Everything You Need to Know About the Pegasus Spyware
Recently, security researchers discovered software installed on the devices of businesspeople, journalists, and activists. This software, referred to as Pegasus, was made by an Israeli cybersecurity company intended to pursue terrorists and criminals.
According to the revelation, 50,000 phone numbers of highly influential individuals like lawyers, judges, and politicians were compromised. This list of compromised individuals also included a king, three presidents, and ten prime ministers, as reported by the Washington Post.
Pegasus is a recent example of how people will need to take digital prying seriously. Since the most personal information is present on phones, Spyware makes it easier to compromise users without actually requiring to bypass encryption protocols for data being transmitted over the internet.
To learn more about Pegasus, its repercussions, and how you can protect yourself, read on.
The NSO Group
NSO Group is the company behind Pegasus, and the company’s main purpose is to license surveillance software to government agencies. According to the NSO Group, Pegasus has an important role to play because it bypasses encryption that terrorists and criminals have benefited from for quite some time. The software works on phones stealthily and provides information regarding what a user is doing.
The Israeli surveillance company provides other tools that provide information like phones, protects against drones, and detects patterns by mining law enforcement data.
It is worth noting this is not the first time the NSO Group has been implicated. A Saudi dissident sued the company in 2018 for having a role in hacking Jamal Khashoggi’s device. Moreover, the company was also reported for playing a part in the Jeff Bezos hack the same year. There are several other instances where lawsuits and previous reports had implicated the NSO Group in other hacks.
More about Pegasus
Pegasus is by far the most popular of all of NSO Group’s offerings. The software can be installed on any device without its owner opening a link or accessing a document. Pegasus provides all information to customers of the NSO Group; this includes data like videos, photos, emails, text messages, and contact lists. Additionally, the software can also discreetly enable a device’s cameras and microphone to create recordings.
While using two-factor authentication and updating your device’s apps and operating system can keep hackers at bay, these steps offer little to no protection against organizations that concentrated all their resources on one specific individual.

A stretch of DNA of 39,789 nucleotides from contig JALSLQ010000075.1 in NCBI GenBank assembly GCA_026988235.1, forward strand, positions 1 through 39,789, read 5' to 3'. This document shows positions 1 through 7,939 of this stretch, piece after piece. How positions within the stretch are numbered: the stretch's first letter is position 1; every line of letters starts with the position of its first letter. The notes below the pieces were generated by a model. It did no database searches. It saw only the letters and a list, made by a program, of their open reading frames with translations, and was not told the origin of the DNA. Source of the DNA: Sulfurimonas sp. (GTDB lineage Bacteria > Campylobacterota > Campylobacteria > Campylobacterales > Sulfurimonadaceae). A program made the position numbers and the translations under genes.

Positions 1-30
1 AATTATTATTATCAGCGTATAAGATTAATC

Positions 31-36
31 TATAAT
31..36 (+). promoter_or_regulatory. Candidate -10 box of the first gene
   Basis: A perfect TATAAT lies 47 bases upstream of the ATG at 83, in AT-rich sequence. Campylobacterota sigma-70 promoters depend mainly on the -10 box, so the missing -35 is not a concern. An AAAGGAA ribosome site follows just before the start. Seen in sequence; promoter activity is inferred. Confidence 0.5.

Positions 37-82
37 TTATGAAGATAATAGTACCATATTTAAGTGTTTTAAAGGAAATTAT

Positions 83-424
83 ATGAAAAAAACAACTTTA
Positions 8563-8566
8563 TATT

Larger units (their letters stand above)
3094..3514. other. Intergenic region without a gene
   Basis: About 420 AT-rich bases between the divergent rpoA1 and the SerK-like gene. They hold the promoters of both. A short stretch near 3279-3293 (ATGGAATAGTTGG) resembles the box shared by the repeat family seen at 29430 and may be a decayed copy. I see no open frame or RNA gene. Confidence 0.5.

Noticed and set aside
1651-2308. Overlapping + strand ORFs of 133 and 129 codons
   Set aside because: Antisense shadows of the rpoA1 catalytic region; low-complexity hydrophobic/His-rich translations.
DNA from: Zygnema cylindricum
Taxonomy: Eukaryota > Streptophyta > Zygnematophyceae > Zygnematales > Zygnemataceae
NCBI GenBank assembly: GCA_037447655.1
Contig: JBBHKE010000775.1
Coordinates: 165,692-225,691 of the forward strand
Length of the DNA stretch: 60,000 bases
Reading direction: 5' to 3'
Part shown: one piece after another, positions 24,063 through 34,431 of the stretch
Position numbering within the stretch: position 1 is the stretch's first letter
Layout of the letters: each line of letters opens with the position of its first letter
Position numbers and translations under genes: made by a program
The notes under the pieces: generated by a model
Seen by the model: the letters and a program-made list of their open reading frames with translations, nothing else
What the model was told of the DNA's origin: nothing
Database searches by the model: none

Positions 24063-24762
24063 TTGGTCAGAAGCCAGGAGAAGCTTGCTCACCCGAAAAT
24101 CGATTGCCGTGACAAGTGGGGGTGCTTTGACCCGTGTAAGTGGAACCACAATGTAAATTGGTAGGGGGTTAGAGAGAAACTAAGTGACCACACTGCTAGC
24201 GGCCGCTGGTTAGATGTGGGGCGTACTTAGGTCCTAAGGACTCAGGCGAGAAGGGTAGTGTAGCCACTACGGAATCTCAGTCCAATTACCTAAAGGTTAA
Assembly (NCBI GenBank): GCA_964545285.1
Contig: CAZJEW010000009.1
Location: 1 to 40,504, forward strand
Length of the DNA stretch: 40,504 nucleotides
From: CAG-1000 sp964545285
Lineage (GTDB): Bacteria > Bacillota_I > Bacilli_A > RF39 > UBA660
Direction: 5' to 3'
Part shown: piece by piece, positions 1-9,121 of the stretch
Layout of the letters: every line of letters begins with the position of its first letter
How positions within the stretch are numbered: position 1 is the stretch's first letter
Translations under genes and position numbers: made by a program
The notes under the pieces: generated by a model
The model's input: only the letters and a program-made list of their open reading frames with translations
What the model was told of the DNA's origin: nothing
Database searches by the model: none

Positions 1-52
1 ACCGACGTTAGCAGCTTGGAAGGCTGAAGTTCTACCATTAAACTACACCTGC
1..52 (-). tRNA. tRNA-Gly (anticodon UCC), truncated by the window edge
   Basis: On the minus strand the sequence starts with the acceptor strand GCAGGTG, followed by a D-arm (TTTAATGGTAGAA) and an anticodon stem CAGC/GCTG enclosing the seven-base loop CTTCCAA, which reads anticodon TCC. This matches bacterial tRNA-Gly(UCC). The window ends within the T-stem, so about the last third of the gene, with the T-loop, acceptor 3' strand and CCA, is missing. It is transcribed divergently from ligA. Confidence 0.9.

According to the NSO Group, Pegasus is only supposed to be used by government and law enforcement agencies to prevent and investigate terrorists and criminals. Unfortunately, it seems as though Pegasus is being used to target unsuspecting victims instead.
Why is Pegasus All over the News Now?
The reason why Pegasus is all over the news now has to do with the fact that Amnesty International and Forbidden Stories shared a list of 50.000 phone numbers with 17 news organizations, believing said numbers to be of great interest to the NSO Group’s customers.
The news sites verified the identities of numerous individuals on the list and whether their devices were infected or not. The numbers included notable individuals like the South African President, Iraqi President, and the French President. The list also included former prime ministers and three current ones.
Scanning Devices for Pegasus Installation
Users who want to verify if their devices are secure from Pegasus can use the MVT (The Amnesty International Mobile Verification Toolkit). The tool can be used on macOS or Linux, and it verifies your devices by analyzing a backup to examine files and configurations. While the MVT may not provide a solid answer, it can detect indicators of compromise, which is more than enough information to determine if there is an infection in the first place.
How to Better Protect your Devices?
Currently, there is no solid solution against Pegasus, but there are some steps that can be taken to minimize the risk; they are as follows:
- Only open links from trusted sources and contacts.
- Ensure your device is up-to-date with relevant upgrades and patches.
- Restrict physical access to your phone.
- Avoid connecting to free and public Wi-Fi networks.
- Enable remote-wipe features and encrypt your data.
Most importantly, whenever you connect to the internet, use a reliable VPN, like Ivacy VPN. By doing so, you will become safe, secure and anonymous online. Once again, while these steps may increase your cybersecurity, they are not a permanent solution against Pegasus.
For more on Pegasus and the NSO Group, stay tuned with Ivacy VPN.